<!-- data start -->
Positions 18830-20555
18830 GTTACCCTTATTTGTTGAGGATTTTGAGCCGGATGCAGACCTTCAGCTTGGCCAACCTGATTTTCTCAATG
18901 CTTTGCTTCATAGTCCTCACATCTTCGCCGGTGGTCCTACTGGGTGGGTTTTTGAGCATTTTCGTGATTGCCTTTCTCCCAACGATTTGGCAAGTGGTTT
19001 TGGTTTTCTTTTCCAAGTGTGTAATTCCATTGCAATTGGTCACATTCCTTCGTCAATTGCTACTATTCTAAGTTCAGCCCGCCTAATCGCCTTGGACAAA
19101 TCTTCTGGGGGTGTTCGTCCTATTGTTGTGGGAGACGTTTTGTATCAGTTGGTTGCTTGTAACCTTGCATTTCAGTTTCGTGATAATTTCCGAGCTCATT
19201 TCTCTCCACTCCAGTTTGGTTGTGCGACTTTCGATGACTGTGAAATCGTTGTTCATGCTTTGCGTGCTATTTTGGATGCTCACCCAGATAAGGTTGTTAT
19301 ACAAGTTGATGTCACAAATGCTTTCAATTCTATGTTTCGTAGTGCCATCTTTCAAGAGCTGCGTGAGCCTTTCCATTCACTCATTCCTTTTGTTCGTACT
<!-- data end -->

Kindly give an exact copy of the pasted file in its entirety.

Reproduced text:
Positions 18830-20555
18830 GTTACCCTTATTTGTTGAGGATTTTGAGCCGGATGCAGACCTTCAGCTTGGCCAACCTGATTTTCTCAATG
18901 CTTTGCTTCATAGTCCTCACATCTTCGCCGGTGGTCCTACTGGGTGGGTTTTTGAGCATTTTCGTGATTGCCTTTCTCCCAACGATTTGGCAAGTGGTTT
19001 TGGTTTTCTTTTCCAAGTGTGTAATTCCATTGCAATTGGTCACATTCCTTCGTCAATTGCTACTATTCTAAGTTCAGCCCGCCTAATCGCCTTGGACAAA
19101 TCTTCTGGGGGTGTTCGTCCTATTGTTGTGGGAGACGTTTTGTATCAGTTGGTTGCTTGTAACCTTGCATTTCAGTTTCGTGATAATTTCCGAGCTCATT
19201 TCTCTCCACTCCAGTTTGGTTGTGCGACTTTCGATGACTGTGAAATCGTTGTTCATGCTTTGCGTGCTATTTTGGATGCTCACCCAGATAAGGTTGTTAT
19301 ACAAGTTGATGTCACAAATGCTTTCAATTCTATGTTTCGTAGTGCCATCTTTCAAGAGCTGCGTGAGCCTTTCCATTCACTCATTCCTTTTGTTCGTACT